In this manifesto for a field of geography Tuan speaks confidently of it in terms that suggest it already exists, and in a sense it was beginning to. Edward Relph’s similarly inspired Place and Placelessness comes out the same year with a complex framework and analysis of the “modes of spacial experience” while Anne Buttimer’s work would count among the humanistic geographers of the decade. Like Relph, Tuan describes the practice of humanistic geography in phenomenological terms but conflates this as the fruitful gamble of the humanist approach in general, “The humanist runs the risk of paying excessive attention to beginnings,” a phrase which could have been easily found in the opening pages of Bachelard’s The Poetics of Space, where he describes his phenomenological approach to space as, “a consideration of the onset of the image in an individual consciousness” or later phenomenology of space an approach which “liquidates the past and confronts what is new.” This was not the first time Tuan had written like this: in an also widely cited 1971 article on geography, phenomenology, and human nature, Husserl, Merleau-Ponty, and indeed Bachelard’s Poetics of Space itself all make their appearance but without any engagement with any of their ideas in detail. In this earlier article we find his goal stated in its boldest and perhaps most problematic early version: Tuan believes that a phenomenological approach will allow the identification of human essences, and allow for a “geography as the mirror for man” or which “reveals man” (by now you will have spotted the gendered nature of these identifications). Whereas Bachelard offers corners, miniature, and shells, for example, Tuan in this article suggests exploring the spatial secrets of “back” and “front,” of “home” and “journey” (in Space and Place one can find way stations between these two as critical) among others, and suggests that only by looking at humanity’s basic responses to the world through spatial concepts such as this will a geographer capture things which statistic approaches fail to deliver, as when, for example, one attempts to use statistics on visits to nature parks as a measure for human interest in nature.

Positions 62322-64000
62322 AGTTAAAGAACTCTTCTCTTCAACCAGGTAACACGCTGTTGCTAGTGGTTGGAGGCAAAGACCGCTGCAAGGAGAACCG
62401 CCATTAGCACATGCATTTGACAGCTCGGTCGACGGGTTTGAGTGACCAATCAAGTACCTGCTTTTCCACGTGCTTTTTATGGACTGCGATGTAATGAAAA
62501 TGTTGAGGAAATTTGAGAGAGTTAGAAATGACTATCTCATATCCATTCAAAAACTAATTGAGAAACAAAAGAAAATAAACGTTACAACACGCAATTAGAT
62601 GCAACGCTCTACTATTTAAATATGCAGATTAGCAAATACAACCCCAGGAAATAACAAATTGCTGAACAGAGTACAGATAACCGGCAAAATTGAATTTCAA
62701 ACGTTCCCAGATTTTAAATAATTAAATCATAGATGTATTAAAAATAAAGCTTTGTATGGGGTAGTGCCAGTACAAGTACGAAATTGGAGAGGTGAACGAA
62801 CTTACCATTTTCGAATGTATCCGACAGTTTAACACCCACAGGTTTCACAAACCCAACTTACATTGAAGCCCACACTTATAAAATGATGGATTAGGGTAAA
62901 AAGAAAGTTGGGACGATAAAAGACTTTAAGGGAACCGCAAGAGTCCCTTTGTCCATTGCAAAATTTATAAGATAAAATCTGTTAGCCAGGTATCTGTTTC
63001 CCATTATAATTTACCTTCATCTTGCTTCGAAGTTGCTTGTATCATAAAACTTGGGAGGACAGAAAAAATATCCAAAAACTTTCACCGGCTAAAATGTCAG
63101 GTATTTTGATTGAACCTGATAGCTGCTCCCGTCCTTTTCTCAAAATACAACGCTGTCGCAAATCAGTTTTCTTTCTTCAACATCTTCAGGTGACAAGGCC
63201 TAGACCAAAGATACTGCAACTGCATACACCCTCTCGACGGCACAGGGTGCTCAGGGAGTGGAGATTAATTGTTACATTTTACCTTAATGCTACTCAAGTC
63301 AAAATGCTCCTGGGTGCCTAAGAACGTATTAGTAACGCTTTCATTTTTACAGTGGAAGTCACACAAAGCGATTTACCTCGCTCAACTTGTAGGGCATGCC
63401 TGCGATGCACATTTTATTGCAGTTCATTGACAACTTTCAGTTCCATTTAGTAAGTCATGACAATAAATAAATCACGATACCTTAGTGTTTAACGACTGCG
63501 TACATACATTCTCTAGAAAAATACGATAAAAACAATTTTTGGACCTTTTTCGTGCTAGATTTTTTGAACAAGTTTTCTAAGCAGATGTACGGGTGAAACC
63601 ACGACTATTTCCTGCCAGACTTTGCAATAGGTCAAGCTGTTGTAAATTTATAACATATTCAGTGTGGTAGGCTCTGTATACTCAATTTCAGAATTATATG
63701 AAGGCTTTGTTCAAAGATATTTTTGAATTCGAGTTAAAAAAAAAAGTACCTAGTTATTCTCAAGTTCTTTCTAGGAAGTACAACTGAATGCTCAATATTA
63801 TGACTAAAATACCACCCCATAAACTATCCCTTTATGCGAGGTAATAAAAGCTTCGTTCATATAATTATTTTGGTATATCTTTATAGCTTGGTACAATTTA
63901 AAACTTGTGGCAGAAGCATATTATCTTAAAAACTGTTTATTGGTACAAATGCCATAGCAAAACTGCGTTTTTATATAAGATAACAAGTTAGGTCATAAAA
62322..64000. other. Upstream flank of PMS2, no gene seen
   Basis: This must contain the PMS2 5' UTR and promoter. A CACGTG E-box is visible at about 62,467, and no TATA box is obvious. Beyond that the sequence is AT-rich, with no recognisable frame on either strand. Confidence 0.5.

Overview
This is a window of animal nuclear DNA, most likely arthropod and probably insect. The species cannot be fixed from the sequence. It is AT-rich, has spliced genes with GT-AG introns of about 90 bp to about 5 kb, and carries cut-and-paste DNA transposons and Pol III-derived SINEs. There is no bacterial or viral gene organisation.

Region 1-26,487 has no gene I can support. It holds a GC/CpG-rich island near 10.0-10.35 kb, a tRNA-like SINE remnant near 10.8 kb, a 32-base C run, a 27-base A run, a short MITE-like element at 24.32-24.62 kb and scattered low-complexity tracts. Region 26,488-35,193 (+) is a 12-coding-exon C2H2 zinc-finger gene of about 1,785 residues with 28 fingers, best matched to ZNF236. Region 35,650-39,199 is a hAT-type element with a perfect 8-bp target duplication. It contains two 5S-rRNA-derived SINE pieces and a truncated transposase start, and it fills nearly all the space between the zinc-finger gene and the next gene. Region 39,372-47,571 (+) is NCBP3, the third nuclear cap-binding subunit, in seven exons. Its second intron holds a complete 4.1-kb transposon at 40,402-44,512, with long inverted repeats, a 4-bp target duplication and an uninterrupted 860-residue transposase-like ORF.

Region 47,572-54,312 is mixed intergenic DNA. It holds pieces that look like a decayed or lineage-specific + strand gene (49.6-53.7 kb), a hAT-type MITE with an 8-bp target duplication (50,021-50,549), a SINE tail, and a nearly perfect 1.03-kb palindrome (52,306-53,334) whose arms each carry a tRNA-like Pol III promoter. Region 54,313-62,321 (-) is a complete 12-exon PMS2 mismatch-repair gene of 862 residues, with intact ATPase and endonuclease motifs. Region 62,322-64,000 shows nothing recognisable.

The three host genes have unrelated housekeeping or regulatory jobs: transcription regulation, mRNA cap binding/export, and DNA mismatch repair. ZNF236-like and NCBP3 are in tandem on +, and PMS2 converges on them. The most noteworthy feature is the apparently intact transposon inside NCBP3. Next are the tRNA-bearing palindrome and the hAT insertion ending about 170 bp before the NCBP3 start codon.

These two articles are perhaps the most cited of his works, but were closer to proclamations than demonstrations. For the latter you could turn to his now long list of books including Topophilia: a Study of Environmental Perception, Attitudes, and Values (1974) and the work that I will focus most on in these postings, Space and Place: The Perspective of Experience (1977). In this work he gives a clear set of definitions for his two main concepts and then, in a thematic approach explores the awareness and response to them in major realms of human experience. In the introduction to a 2001 edited volume dedicated to Tuan on humanistic geography Textures of Place the excitement and “groundswell” that was produced by Yi-Fu Tuan’s scholarship inspired what would come to be recognized as “Tuanian” work. This movement is described in glowing terms even as the book goes on to describe the many limitations of its framing in its early days. On the other hand, the roughly identifiable cluster of humanistic geographies appear to have largely ceased to go by that term by the 1980s, it argues, and the rise of cultural geography, contextualist approaches, and “critical humanist geographies” took its place.
So what drew me to Tuan’s work if, in some sense, the peak of its particular approach came in the unique moment of disciplinary transformation within geography of the 1970s and was then absorbed and developed in new decorations in the decade that followed? A few of the things I found most impressive were: 1) the inspiring breadth – pick up a work by Yi-Fu Tuan and flip through it, not even skimming full sentences, and you will be immediately struck by the sheer cosmic scale of his approach. He shifts smoothly from quoting Kant on the heavens to the spatial practices of Eskimo on the hunt or describing the ventilated homes of termites – all in a way that never looses the plot. We’ll come back to the dangers of this kind of approach, but the experience for the reader is breathtaking and sets the mind on fire with ideas. 2) the range of sources – a related point are the sources he draws this from. A good majority comes from anthropology, but psychology, architecture, literature, philosophy, and the hard sciences are all taken up and woven together in an impressive way and brings me to 3) the readability – many of the ideas that Tuan is interested in are abstract, such as the experience of time, the ability to perceive and analyse space and the relation of this to culture, but Tuan’s works are extremely readable, not only accessible to a general reader, but it is, I would argue, possible to pick up Tuan at any point in his Space and Place and almost immediately be pulled in. While I very often found myself protesting at the conclusions Tuan is drawn to, I think there is considerable value in the way that the highly concrete examples Tuan uses continually provokes the reader to engage in reflection. Even if that reflection results in protest, it often inspires new ideas for a researcher. Enough for now, but in the next posting I’ll consider Space and Place in more detail and turn to some of its problematic aspects.